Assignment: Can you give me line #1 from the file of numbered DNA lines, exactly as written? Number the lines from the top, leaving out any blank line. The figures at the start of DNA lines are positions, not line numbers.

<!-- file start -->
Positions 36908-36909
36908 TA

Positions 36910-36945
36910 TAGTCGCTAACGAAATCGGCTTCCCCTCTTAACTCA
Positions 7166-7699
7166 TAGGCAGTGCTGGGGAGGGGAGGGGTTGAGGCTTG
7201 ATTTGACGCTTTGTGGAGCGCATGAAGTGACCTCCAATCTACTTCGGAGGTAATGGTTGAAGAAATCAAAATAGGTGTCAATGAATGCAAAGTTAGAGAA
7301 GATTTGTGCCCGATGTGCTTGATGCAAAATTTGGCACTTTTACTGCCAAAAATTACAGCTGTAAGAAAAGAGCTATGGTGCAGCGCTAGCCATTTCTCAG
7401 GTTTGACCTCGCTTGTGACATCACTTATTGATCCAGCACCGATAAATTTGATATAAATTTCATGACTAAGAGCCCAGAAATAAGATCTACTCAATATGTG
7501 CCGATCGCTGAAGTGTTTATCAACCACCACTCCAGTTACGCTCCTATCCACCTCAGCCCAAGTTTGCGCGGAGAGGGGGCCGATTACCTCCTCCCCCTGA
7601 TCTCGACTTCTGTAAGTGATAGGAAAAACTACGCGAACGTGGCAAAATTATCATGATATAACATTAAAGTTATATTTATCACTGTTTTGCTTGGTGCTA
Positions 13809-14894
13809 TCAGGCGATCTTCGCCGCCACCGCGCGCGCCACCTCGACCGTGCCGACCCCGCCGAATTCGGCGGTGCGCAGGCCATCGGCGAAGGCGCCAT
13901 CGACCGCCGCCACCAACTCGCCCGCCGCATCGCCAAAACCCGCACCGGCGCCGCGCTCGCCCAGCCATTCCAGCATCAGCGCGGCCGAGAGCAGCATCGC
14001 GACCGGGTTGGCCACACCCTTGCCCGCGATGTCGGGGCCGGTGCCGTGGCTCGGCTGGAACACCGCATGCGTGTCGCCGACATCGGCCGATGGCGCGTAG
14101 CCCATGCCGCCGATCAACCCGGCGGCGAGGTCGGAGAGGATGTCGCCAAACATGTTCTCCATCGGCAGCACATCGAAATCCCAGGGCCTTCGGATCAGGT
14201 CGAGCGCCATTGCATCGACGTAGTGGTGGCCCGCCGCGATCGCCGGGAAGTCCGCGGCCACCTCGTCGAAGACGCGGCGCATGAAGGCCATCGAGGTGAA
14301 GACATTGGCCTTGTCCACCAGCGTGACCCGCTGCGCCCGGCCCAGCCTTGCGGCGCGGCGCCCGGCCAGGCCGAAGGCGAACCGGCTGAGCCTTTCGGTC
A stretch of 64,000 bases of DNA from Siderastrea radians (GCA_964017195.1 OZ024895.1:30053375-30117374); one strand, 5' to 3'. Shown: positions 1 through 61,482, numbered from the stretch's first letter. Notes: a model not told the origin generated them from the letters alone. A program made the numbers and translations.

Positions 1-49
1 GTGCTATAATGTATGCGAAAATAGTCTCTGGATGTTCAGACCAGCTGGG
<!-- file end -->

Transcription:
Positions 36908-36909